The importance of PTC’s study of family hour programming lies in its analysis of “the impact of popular culture on the nation’s morals,” Johnson said. Cable programming during prime time was not included in the study “because we have a small staff doing all we can handle right now,” Johnson added.
The full report on the family hour, prefaced with a warning that it contains language that may be found offensive, is posted on the PTC Internet site at www.parentstv.org.
PTC is a subsidiary of the Media Research Center, headed by nationally syndicated columnist L. Brent Bozell II.
The networks once operated with a “civic duty to behave in a responsible manner. You can forget all that today,” Bozell in his Aug. 31 column.
“Responsible programming has also been abandoned,” Bozell wrote. “The industry as a whole has not only forsaken any appeal to the better angels of the public’s nature, but is actively feeding the most crass and destructive temptations, demographic by demographic. And it’s in this foul environment that, perhaps not surprisingly, the most offensive programming is being aimed at youngsters during the so-called family hour.”
Bozell founded the Media Research Center in 1987, then in 1995 started the Parents Television Council, described as “the only Hollywood-based organization dedicated to restoring responsibility to the entertainment industry.” PTC, a nonprofit organization, currently has about 300,000 members, many of whom are Hollywood celebrities and elected officials.
The two main things concerned citizens should do now with information from the study is “get in touch with the networks and get in touch with the sponsors,” Johnson said, to “let them know your feelings.” They could also consider joining PTC, Johnson said.
PTC had a “huge increase in membership” following the publication of full-page ads featuring celebrity Steve Allen, one of PTC’s national honorary co-chairpersons. Ads, some costing as much as $36,000, have been placed in such nationally read papers as The New York Times and USA Today.
In one of the ads, Allen, creator of “The Tonight Show,” states, “TV is leading children down a moral sewer.” He asks, “Are you as outraged as I am at how TV is undermining the morals of children … encouraging them to have pre-marital sex … encouraging lack of respect for authority … and shaping our country down to the lowest standards of decency?” Allen urges readers to seek change by contacting TV advertisers, noting, “Recently viewers critical of just one TV program let the sponsors know of their anger, and over 35 sponsors cancelled their ads!”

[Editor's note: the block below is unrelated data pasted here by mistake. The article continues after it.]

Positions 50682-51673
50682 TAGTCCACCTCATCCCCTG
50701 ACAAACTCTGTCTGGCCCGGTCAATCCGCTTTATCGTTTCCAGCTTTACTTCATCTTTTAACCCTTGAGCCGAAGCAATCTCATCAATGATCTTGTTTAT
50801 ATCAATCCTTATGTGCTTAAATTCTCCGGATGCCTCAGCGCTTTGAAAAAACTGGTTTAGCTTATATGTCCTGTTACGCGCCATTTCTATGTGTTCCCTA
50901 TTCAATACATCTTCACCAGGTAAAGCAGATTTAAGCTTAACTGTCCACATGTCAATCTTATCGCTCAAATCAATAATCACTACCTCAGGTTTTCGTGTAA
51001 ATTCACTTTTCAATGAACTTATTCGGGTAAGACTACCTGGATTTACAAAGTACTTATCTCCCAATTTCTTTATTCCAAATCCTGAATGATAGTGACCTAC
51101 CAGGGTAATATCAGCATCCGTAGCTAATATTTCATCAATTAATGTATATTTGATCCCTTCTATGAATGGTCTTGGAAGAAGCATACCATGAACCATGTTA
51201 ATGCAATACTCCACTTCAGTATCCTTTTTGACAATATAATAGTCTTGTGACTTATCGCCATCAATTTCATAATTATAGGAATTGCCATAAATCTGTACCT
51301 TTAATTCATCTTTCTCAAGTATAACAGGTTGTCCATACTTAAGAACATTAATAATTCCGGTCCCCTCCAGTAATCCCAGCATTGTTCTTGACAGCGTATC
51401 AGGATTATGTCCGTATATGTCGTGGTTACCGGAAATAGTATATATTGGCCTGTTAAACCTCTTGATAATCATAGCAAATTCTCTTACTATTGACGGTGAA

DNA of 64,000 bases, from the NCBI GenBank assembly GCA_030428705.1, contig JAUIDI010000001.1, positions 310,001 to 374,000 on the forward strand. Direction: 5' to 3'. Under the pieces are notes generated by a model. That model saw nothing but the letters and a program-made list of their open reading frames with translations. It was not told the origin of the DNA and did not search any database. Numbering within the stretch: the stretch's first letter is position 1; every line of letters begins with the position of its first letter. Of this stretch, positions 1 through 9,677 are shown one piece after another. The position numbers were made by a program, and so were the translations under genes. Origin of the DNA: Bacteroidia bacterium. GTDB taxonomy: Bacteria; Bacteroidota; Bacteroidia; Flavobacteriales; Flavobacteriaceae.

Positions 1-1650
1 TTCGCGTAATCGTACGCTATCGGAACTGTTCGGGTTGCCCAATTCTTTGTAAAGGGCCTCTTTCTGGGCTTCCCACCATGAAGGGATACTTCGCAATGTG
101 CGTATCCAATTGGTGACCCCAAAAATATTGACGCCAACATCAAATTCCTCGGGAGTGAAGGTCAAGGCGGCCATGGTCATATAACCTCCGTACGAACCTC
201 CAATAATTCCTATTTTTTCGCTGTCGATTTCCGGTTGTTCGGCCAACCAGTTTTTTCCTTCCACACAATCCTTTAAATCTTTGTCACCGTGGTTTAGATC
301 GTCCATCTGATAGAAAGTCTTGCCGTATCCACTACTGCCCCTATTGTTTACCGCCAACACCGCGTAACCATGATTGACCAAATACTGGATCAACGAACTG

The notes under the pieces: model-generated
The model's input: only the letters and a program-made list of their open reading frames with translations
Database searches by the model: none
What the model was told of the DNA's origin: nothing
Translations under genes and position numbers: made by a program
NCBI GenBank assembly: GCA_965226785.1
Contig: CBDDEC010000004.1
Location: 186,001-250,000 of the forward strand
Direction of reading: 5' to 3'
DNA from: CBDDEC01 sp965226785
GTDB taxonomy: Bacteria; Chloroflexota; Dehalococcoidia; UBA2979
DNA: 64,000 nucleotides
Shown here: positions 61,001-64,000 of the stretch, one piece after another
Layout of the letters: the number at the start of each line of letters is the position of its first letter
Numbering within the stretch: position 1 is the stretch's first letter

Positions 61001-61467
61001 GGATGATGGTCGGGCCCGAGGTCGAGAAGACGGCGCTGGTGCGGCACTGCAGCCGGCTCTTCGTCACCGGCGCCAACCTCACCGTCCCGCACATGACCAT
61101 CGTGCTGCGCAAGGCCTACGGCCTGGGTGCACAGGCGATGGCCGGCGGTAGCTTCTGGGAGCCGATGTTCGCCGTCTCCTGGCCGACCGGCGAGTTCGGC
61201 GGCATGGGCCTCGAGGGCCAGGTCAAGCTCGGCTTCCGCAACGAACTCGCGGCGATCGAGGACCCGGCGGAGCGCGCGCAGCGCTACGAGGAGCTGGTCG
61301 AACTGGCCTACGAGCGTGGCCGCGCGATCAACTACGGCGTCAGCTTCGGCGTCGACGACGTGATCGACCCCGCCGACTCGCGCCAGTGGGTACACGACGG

Earlier this summer, former U.S. Presidents Carter and Ford were part of a group of about 60 other Americans who made an appeal to the entertainment industry “to institute a new code of conduct that will reduce violent and sexual content” in network programming, as reported in the July 22 issue of Baptist Press. In “An Appeal to Hollywood” released July 21, the group called for “executives of the media industry — as well as CEOs of companies that advertise in the electronic media — to join with us, and with America’s parents, in a new social compact aimed at renewing our culture and making our media environment more healthy for our society and safer for our children.”
The document, released at a Capitol Hill news conference, says the new code would establish minimum standards for violence, sex and degrading material “below which producers can be expected not to go;” would bring commitments from the industry to reduce the level of violence and to create “good family oriented entertainment;” revive television’s “family hour;” and prohibit the targeting of youth markets with adult-oriented material. It should be modeled on the National Association of Broadcasters code, which TV broadcasters followed for 30 years, the appeal says.
The public request came in the midst of surveys showing growing concern about the content of the entertainment media and of reports that this fall’s new television shows will contain more vulgarity than ever.
The appeal states that parents are responsible for supervising their children’s access to television, movies, music, videos, video games and the Internet, but “even the most conscientious parent cries out for help from an industry that too often abdicates its responsibility for its powerful impact on the young.”
Last year, the Parents Television Council released a report showing the ratings system was failing to live up to its purpose. The study of programs during the family hour on prime time showed 65 percent of shows containing foul language failed to carry an L for language and 76 percent with sexual innuendo did not receive a D for dialogue.
Congress has adopted legislation requiring a V-chip in all new televisions. The V-chip will enable parents to block programs from viewing based on the ratings system. All television models 13 inches and larger have to include the V-chip by Jan. 1 of next year, according to rules approved by the Federal Communications Commission.
The Parents Television Council’s www.parentstv.org website features a variety of ways for concerned citizens to take action, along with a list of PTC’s celebrity advisory board members. The PTC mailing address for more information is 600 Wilshire Boulevard, Los Angeles, CA 90017.

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  • Debbie Moore